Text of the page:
Alarm bells are going off for another powerful Democrat in the Senate. This time in deep blue Washington, where polls are showing a close race between Senator Patti Murray and her challenger Tiffany Smiley. A nurse, Smiley has adopted “There’s a new mom in town” as her slogan and has hit the 5-term senator for being a creature of DC.
Murray losing would send shockwaves through the nation’s capital.
Politico reported, “Democrats are adding millions in television spending to boost Sen. Patty Murray, a sign that the party is employing a take-no-chances approach even in solidly blue Washington state.
The 30-year veteran of the Senate is facing a challenge from Republican Tiffany Smiley, a political newcomer whose campaign has seized on quality-of-life issues, from urban crime and homelessness to inflation, to tarnish Murray. In recent public polling, Smiley has closed a sizable gap since this summer, when Murray led by 18 percentage points in an 18-candidate, all-party primary.”
The Daily Caller gave an update on the state of the race. The leveling of both candidates in the polls one week before Election Day heralds a potentially dramatic upset for Smiley, a nurse with no prior political experience, against Murray, who has represented Washington state in the Senate since 1993 and is running for a sixth term. In 2016 Murray won by double-digits in the state, which has a Cook Partisan Voting Index score of D+8, in favor of Democrats.
Smiley’s campaign has focused much of its messaging on Murray’s long incumbency and record in the Senate, blaming her for high inflation and alleged foreign policy missteps under the Biden administration. Murray has voted with President Joe Biden’s stated positions on issues before the Senate 96% of the time, according to FiveThirtyEight.
Smiley has also adopted positions taken by Republicans nationwide this midterm election, including expanding school choice programs as well as promoting “curriculum transparency” in relation to content regarding race, gender and sexuality. She has also proposed to make cities that defund their police departments legally liable for increased crime.
Crime, in particular, has been a high-profile issue in Seattle, the state’s largest city, where drug use and homelessness have increased, and where left-wing activists occupied a section of the city’s downtown corridor (termed the “Capitol Hill Autonomous Zone”) for several weeks in 2020. Seattle cut its policing budget by 17% in 2020, resulting in the departures of 400 officers while crime has reached a 30-year high, per the Seattle Times.
A recent poll by the Trafalgar Group, a conservative-leaning polling service, showed the race within the margin of error, with Murray leading by only one point.
“It doesn’t surprise me that this race has tightened,” Alex Glass, a Democratic strategist based in the state, told Politico. He contended that voters still weren’t paying close attention to the race over the summer when Murray had a huge lead.
“But in a liberal stronghold like Washington — a state President Joe Biden won by nearly 20 percentage points — Glass and other Democratic operatives say they think voters’ feelings about abortion rights and wanting action on climate change will ultimately outweigh dissatisfaction with the economy. Democrats just can’t slack off in the meantime, they say.”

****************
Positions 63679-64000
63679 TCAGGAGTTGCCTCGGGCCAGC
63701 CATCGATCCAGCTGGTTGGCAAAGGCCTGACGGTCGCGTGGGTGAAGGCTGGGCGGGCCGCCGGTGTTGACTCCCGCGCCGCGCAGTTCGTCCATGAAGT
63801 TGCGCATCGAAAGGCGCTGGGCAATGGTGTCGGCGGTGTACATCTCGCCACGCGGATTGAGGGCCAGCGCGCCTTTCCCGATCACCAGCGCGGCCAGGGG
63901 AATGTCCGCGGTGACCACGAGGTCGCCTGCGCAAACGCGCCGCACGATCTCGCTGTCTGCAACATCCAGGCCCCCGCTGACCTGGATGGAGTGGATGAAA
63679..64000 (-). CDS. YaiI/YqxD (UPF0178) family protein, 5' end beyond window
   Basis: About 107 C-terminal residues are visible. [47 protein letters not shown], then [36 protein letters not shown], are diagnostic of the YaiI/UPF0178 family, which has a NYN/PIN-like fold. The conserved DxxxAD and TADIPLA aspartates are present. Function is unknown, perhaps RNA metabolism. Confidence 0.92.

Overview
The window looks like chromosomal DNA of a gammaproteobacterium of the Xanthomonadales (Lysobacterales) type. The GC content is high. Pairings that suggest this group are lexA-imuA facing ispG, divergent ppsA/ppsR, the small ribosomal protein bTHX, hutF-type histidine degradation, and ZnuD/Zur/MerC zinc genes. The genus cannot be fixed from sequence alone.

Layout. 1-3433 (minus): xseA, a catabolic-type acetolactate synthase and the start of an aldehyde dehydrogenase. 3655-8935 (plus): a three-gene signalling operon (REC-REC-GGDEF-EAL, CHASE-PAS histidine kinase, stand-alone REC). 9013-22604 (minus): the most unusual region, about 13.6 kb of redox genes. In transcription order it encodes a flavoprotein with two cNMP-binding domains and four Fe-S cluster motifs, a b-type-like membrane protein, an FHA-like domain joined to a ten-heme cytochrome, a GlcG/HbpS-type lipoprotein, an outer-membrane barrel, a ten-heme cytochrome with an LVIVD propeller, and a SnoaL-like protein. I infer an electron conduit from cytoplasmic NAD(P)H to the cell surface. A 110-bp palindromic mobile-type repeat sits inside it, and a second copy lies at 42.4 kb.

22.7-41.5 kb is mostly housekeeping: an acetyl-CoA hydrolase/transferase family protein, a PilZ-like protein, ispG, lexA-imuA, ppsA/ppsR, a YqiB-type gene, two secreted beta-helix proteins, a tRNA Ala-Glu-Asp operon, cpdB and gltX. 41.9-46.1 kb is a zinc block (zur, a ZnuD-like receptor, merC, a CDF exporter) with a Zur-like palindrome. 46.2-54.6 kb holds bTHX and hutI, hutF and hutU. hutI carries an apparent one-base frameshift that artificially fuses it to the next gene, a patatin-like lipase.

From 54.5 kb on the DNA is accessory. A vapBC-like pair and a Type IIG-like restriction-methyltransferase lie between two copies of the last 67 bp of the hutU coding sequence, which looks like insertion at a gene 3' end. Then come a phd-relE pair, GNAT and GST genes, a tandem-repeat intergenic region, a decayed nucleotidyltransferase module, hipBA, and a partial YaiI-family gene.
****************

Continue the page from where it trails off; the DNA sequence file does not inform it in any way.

With Joe Biden being one of the least popular presidents in modern history, our doddering and mumbling president has largely stayed away from the campaign scene. As the Midterm Elections approach, panicked Democrats have gone back to the person they wish was in the Oval Office instead, calling on Barack Obama to save them from the consequences of their disastrous policies.
It’s hard to believe that another lecture from a billionaire may convince people to vote for the Democrats, but I suppose you never know.
Regardless, he’s the best the Democrats have. Politico noted, “Nobody is more in demand than Obama. His team was inundated with requests to speak, with Democrats imploring him to cut brief get-out-the-vote videos and congressional leaders leaning on him to headline fundraisers with them. It harked back to times when, as president, Obama would issue endorsement lists that delved so far down the ballot that some of the announcements more closely resembled a phone book than a standard news release.
Obama hit a trio of battleground states over two days to rally the base for Senate and gubernatorial hopefuls in tough races. On Tuesday, he’ll be in Nevada to do the same, before heading to Phoenix on Wednesday and then Pennsylvania alongside Biden on the final weekend before Election Day.
Obama’s closing act is something of a role reversal for the former and current president compared with past years. It was often Biden and his everyman appeal that was most appreciated in some of the nation’s tightest races, particularly those for the House. While Biden aides insist he’s largely succumbed to the reality that his services are a better fit at the moment in blue states — places such as Oregon, California and Maryland, where he’s set to appear for the second time — he’s publicly bristled at the suggestion that campaigns want him to stay far away from them.
Even as he stars as the party’s biggest draw and chief base motivator, there’s an unmistakable fear that even he can’t prevent what may end up being inevitable bloodletting on Nov. 8. Some Democrats also contend that for all his considerable talents to drive an argument, even Obama has struggled in the past to translate his own popularity and successes onto others in his party. Democrats suffered heavy losses in both midterms of Obama’s presidency”
The current projection of the Senate by RealClearPolitics.com shows Republicans picking up three Senate seats next week on Election Day.